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Postmenopausal breast cancer is associated with high intakes of omega6 fatty acids (Sweden).

Abstract

OBJECTIVE

To estimate the postmenopausal breast cancer risk associated with total fat intake, different types and relative proportions of dietary fat using a nested, matched case-control study within the Malmö Diet and Cancer (MDC) cohort, Sweden.

METHODS

Among women 50 years or older at baseline (n = 12,803), incident breast cancer cases (n = 237) were matched to controls (n = 673) on age and screening date. Data were obtained by a "novel" diet history method, a structured questionnaire, and anthropometric measurements. Conditional logistic regression examined breast cancer risks associated with quintiles of fat intake residuals adjusted for energy and potential confounders.

RESULTS

Saturated fat and the omega3-omega6 fatty acid ratio were not related to increased risks, but positive trends were seen for total (p = 0.031), monounsaturated (p = 0.002), and polyunsaturated fat (p = 0.0009), especially omega6 fatty acids and the polyunsaturated-saturated fat ratio (p = 0.004). With mutual adjustment for different types of fat, an elevated risk remained significant in the highest omega6 fatty acid quintile (RR= 2.08, 95% CI 1.08-4.01).

CONCLUSIONS

Postmenopausal breast cancer was positively associated with total, monounsaturated, and polyunsaturated fat. However, with mutual adjustment for other types of fat, specifically high intakes of omega6 fatty acids were associated with an increased risk.

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  • Authors+Show Affiliations

    ,

    Malmö Diet and Cancer Study: Department of Medicine, Surgery and Orthopedics, Lund University, Sweden. elisabet.wirfalt@smi.mas.lu.se

    , , , ,

    Source

    Cancer causes & control : CCC 13:10 2002 Dec pg 883-93

    MeSH

    Anthropometry
    Breast Neoplasms
    Case-Control Studies
    Chi-Square Distribution
    Dietary Fats
    Fatty Acids, Omega-6
    Fatty Acids, Unsaturated
    Female
    Humans
    Incidence
    Middle Aged
    Postmenopause
    Risk Factors
    Surveys and Questionnaires
    Sweden

    Pub Type(s)

    Journal Article
    Research Support, Non-U.S. Gov't

    Language

    eng

    PubMed ID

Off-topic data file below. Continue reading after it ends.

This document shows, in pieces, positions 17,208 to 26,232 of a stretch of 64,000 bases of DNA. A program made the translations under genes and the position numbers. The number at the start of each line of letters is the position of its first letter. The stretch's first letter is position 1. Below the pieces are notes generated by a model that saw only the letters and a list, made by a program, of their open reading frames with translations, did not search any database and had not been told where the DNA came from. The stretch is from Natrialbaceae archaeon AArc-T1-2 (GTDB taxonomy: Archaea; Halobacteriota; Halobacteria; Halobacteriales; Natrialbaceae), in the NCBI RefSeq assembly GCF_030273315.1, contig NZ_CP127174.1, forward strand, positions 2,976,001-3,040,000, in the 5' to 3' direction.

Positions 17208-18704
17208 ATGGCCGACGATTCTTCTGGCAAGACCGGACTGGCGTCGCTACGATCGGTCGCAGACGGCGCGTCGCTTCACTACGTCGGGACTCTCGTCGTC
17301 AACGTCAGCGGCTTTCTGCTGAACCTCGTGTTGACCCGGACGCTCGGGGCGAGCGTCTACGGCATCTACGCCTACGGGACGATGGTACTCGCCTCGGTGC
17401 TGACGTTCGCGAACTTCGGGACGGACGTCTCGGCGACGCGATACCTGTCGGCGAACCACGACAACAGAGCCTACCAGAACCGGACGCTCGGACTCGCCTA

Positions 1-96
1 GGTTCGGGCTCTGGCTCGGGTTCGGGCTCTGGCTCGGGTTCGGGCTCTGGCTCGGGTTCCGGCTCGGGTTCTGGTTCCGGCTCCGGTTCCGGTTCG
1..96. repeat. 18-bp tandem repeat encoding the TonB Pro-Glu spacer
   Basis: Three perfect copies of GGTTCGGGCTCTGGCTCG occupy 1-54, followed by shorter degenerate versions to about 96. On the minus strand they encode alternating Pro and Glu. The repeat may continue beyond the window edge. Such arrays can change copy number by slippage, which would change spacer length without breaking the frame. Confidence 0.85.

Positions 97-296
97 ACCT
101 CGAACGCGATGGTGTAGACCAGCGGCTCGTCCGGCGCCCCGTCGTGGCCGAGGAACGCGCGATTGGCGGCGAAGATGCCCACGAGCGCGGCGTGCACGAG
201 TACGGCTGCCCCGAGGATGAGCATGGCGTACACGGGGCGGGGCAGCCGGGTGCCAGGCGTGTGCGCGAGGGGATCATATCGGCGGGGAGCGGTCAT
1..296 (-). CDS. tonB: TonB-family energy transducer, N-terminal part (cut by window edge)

12588084

    Citation

    Wirfält, Elisabet, et al. "Postmenopausal Breast Cancer Is Associated With High Intakes of Omega6 Fatty Acids (Sweden)." Cancer Causes & Control : CCC, vol. 13, no. 10, 2002, pp. 883-93.
    Wirfält E, Mattisson I, Gullberg B, et al. Postmenopausal breast cancer is associated with high intakes of omega6 fatty acids (Sweden). Cancer Causes Control. 2002;13(10):883-93.
    Wirfält, E., Mattisson, I., Gullberg, B., Johansson, U., Olsson, H., & Berglund, G. (2002). Postmenopausal breast cancer is associated with high intakes of omega6 fatty acids (Sweden). Cancer Causes & Control : CCC, 13(10), pp. 883-93.
    Wirfält E, et al. Postmenopausal Breast Cancer Is Associated With High Intakes of Omega6 Fatty Acids (Sweden). Cancer Causes Control. 2002;13(10):883-93. PubMed PMID: 12588084.
    * Article titles in AMA citation format should be in sentence-case
    TY - JOUR T1 - Postmenopausal breast cancer is associated with high intakes of omega6 fatty acids (Sweden). AU - Wirfält,Elisabet, AU - Mattisson,Irene, AU - Gullberg,Bo, AU - Johansson,Ulla, AU - Olsson,Håkan, AU - Berglund,Göran, PY - 2003/2/18/pubmed PY - 2003/5/21/medline PY - 2003/2/18/entrez SP - 883 EP - 93 JF - Cancer causes & control : CCC JO - Cancer Causes Control VL - 13 IS - 10 N2 - OBJECTIVE: To estimate the postmenopausal breast cancer risk associated with total fat intake, different types and relative proportions of dietary fat using a nested, matched case-control study within the Malmö Diet and Cancer (MDC) cohort, Sweden. METHODS: Among women 50 years or older at baseline (n = 12,803), incident breast cancer cases (n = 237) were matched to controls (n = 673) on age and screening date. Data were obtained by a "novel" diet history method, a structured questionnaire, and anthropometric measurements. Conditional logistic regression examined breast cancer risks associated with quintiles of fat intake residuals adjusted for energy and potential confounders. RESULTS: Saturated fat and the omega3-omega6 fatty acid ratio were not related to increased risks, but positive trends were seen for total (p = 0.031), monounsaturated (p = 0.002), and polyunsaturated fat (p = 0.0009), especially omega6 fatty acids and the polyunsaturated-saturated fat ratio (p = 0.004). With mutual adjustment for different types of fat, an elevated risk remained significant in the highest omega6 fatty acid quintile (RR= 2.08, 95% CI 1.08-4.01). CONCLUSIONS: Postmenopausal breast cancer was positively associated with total, monounsaturated, and polyunsaturated fat. However, with mutual adjustment for other types of fat, specifically high intakes of omega6 fatty acids were associated with an increased risk. SN - 0957-5243 UR - https://www.unboundmedicine.com/medline/citation/12588084/Postmenopausal_breast_cancer_is_associated_with_high_intakes_of_omega6_fatty_acids__Sweden__ L2 - http://ovidsp.ovid.com/ovidweb.cgi?T=JS&PAGE=linkout&SEARCH=12588084.ui DB - PRIME DP - Unbound Medicine ER -